NBC Turns to Planned Parenthood Abortionists to Attack Pro-Life Bills

Amidst numerous states across the country passing pro-life legislation to protect the unborn, NBC News decided to send medical correspondent Dr. John Torres to a Planned Parenthood clinic in Missouri to provide abortion doctors at the facility a national media platform to denounce such measures.

The report was first promoted on Friday’s NBC Nightly News as correspondent Anne Thompson touted: “At the St. Louis Planned Parenthood clinic, doctors see their mission as helping women....Today telling NBC News medical correspondent Dr. John Torres this new law would treat them as criminals if they perform abortions after eight weeks.”

 

 

A soundbite followed of Dr. Colleen McNicholas telling Torres: “They have somebody on their side. Nobody wakes up in the morning thinking, ‘Hmm, today I might want to have an abortion.’” Planned Parenthood medical director Dr. David Eisenberg complained: “Patients are already confused. We are open, our doors will stay open, and we will stay open in whatever capacity we can.”

Thompson began the segment by lamenting: “This week’s protests couldn’t stop Missouri’s controversial abortion bill from becoming law.” Moments into the story, she warned:

Missouri’s is the latest in a wave of new state laws restricting abortion. It will ban abortions after eight weeks, before many women even know they’re pregnant. There are no exceptions for rape or incest. The only exception, a medical emergency that risks the pregnant woman’s life. Missouri Governor Mike Parson signed the bill into law today.

Throughout the day on Tuesday, MSNBC continued to promote the interview. During the 2:00 p.m. ET hour, fill-in anchor Kasie Hunt talked to Torres about his sit-down with the abortion providers:

So, Dr. Torres, let’s talk about another way in which states have been going after or undermining abortion rights, and that is by using regulations. That clinic in Missouri that we have now learned is under threat of closure, I know you spoke with doctors there, because of course this has also been an issue broadly in Missouri.

Torres portrayed clinic staff as victims: “Last week, on Friday, I actually got to sit down with two of the doctors that provide abortions at the only freestanding abortion clinic in the state of Missouri, and their big concern is what’s gonna happen to them in the future.”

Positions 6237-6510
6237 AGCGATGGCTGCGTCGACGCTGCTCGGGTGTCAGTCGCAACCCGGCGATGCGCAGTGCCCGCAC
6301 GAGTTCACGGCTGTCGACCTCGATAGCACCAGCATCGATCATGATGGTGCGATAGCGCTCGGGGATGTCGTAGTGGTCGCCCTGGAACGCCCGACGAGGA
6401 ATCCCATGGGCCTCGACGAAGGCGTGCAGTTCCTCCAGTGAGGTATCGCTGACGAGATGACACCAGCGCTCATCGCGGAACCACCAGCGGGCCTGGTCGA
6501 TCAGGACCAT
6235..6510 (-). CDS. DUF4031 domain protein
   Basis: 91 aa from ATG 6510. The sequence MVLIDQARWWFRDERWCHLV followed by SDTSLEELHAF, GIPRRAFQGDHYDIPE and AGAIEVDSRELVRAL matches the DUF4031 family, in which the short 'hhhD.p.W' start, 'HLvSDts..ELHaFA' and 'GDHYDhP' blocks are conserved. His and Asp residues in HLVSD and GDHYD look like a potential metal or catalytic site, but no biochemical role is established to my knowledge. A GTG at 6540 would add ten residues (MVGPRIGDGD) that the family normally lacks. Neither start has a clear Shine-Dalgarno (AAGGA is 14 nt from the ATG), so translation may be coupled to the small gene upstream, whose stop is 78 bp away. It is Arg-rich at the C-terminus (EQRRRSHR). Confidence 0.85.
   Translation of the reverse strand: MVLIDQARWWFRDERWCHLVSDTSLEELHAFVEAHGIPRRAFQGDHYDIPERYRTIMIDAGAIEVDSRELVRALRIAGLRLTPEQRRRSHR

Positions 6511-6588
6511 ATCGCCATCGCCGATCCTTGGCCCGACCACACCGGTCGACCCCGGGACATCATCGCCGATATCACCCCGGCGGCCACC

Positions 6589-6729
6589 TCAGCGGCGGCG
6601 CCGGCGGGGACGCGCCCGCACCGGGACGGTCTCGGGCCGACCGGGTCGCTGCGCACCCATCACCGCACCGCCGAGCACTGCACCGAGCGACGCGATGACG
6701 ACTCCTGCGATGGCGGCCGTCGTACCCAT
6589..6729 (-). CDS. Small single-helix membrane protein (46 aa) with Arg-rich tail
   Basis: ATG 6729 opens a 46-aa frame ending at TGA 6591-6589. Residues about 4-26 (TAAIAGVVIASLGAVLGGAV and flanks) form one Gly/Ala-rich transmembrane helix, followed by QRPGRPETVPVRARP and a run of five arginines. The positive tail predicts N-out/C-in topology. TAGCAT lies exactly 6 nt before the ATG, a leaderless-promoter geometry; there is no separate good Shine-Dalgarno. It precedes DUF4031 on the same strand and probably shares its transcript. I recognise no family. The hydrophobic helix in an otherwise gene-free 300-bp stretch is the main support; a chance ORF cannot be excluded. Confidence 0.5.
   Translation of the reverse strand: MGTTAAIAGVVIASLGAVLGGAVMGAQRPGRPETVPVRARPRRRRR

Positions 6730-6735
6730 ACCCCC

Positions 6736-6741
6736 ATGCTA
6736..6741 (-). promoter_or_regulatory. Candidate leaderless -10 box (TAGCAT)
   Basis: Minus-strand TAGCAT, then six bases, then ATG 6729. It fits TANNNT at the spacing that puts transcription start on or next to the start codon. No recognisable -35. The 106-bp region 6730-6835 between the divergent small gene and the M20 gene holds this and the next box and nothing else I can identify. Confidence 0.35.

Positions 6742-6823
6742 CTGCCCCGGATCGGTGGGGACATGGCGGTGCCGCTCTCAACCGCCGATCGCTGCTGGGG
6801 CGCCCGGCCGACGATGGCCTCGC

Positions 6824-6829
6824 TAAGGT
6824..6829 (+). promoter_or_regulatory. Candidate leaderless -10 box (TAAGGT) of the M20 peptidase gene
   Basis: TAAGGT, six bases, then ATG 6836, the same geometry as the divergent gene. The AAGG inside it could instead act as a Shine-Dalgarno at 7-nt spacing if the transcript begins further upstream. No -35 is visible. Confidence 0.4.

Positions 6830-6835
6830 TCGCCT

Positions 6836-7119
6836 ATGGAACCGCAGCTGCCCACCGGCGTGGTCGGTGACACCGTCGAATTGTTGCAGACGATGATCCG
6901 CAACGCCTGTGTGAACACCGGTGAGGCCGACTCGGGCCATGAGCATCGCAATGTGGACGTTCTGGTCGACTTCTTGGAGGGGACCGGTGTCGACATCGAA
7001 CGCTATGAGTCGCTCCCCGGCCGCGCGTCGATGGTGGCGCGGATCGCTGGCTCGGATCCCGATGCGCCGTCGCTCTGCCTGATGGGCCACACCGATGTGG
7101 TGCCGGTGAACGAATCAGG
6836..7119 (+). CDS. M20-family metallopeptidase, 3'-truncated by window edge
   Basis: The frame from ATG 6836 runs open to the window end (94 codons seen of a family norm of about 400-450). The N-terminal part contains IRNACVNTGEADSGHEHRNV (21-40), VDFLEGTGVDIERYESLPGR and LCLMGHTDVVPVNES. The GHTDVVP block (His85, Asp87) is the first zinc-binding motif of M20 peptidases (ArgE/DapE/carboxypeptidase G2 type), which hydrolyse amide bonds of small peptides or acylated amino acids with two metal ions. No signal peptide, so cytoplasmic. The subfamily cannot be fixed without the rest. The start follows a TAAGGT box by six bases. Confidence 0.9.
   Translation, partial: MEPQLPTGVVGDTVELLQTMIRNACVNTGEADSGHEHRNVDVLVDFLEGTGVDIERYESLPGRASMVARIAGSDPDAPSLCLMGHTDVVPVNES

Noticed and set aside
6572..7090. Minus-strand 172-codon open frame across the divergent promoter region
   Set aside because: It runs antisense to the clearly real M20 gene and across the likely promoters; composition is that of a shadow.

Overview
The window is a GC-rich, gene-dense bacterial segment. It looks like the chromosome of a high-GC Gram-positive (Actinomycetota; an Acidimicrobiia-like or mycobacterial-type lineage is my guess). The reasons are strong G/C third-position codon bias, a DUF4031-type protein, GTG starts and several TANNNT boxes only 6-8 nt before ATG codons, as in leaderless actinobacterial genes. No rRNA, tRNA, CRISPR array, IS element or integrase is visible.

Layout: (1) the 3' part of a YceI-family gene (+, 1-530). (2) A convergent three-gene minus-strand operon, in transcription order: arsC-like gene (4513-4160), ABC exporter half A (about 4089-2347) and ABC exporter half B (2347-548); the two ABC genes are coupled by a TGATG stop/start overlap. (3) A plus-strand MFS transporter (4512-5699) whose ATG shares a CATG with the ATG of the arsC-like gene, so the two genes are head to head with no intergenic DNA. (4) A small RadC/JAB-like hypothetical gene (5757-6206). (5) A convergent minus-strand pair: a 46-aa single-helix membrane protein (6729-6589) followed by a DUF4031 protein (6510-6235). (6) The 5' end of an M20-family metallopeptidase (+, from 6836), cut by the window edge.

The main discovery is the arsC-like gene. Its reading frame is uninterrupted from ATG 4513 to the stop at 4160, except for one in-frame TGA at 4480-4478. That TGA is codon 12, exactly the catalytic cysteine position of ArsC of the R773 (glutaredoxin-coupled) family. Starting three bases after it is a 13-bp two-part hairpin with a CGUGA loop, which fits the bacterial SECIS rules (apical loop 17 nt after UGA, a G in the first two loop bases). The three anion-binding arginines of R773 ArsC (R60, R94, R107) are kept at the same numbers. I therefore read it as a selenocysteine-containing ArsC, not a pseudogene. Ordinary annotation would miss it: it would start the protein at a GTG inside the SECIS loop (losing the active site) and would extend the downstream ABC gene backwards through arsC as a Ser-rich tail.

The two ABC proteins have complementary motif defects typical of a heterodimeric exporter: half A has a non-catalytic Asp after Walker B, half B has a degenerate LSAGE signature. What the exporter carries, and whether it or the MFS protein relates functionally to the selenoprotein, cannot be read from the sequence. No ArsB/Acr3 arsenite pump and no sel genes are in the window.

During the lengthy clip that followed, Torres repeatedly teed up the abortionists to dismiss pro-life legislation aimed at protecting unborn children. “What’s your reaction to the bill being called the ‘heartbeat bill’?,” he asked. Dr. McNicholas asserted:

Many of these bills are equating a six-week pregnancy as having a fetal heartbeat. At six weeks, we’re talking about essentially two tubes that are lined by some cardiac cells that can do some vibration. So to suggest or equate, you know, the singularity of the heart as being a sign of some sort of viability is really just medically inaccurate.

Torres then brought up partial-birth abortion and allowed McNicholas to suggest it was some kind of myth:

TORRES: Another term that’s been used a lot, “partial-birth abortion.” What’s the meaning behind that?

MCNICHOLAS: It’s not a thing. Again, you know, it’s another demonstration of how the legislatures and the extreme anti-choice groups have tried to coin language to sort of reach to people’s sort of heartstrings and emotions. From a medical lens, I have no idea what that means, right? That has not ever been a medical procedure and it continues to not be a medical procedure.

At no point did Torres confront her with the specifics of what a partial-birth abortion entails.

As the abortion issue continues to be hotly debated nationwide, NBC’s first instinct was to talk to abortion doctors who work for Planned Parenthood. When will the interview air with members of National Right to Life or other pro-life organizations?

Here is a full transcript of the May 24 segment on NBC Nightly News:

7:05 PM ET

KATE SNOW: Tonight there’s a new flashpoint on abortion. Missouri’s governor signing a law today banning the procedure after eight weeks of pregnancy, the latest state to pass new restrictions. NBC’s Ann Thompson has that story.

ANNE THOMPSON: This week’s protests couldn’t stop Missouri’s controversial abortion bill from becoming law.

UNIDENTIFIED MAN [MISSOURI STATE LEGISLATURE]: Should a child, a life inside a mother’s womb be killed due to the actions of its parents?

THOMPSON: Though it won’t take effect until the end of August, the impact was immediate at the state’s only clinic offering abortions.

DR. DAVID EISENBERG [PLANNED PARENTHOOD MEDICAL DIRECTOR]: Patients are already confused. We are open, our doors will stay open, and we will stay open in whatever capacity we can.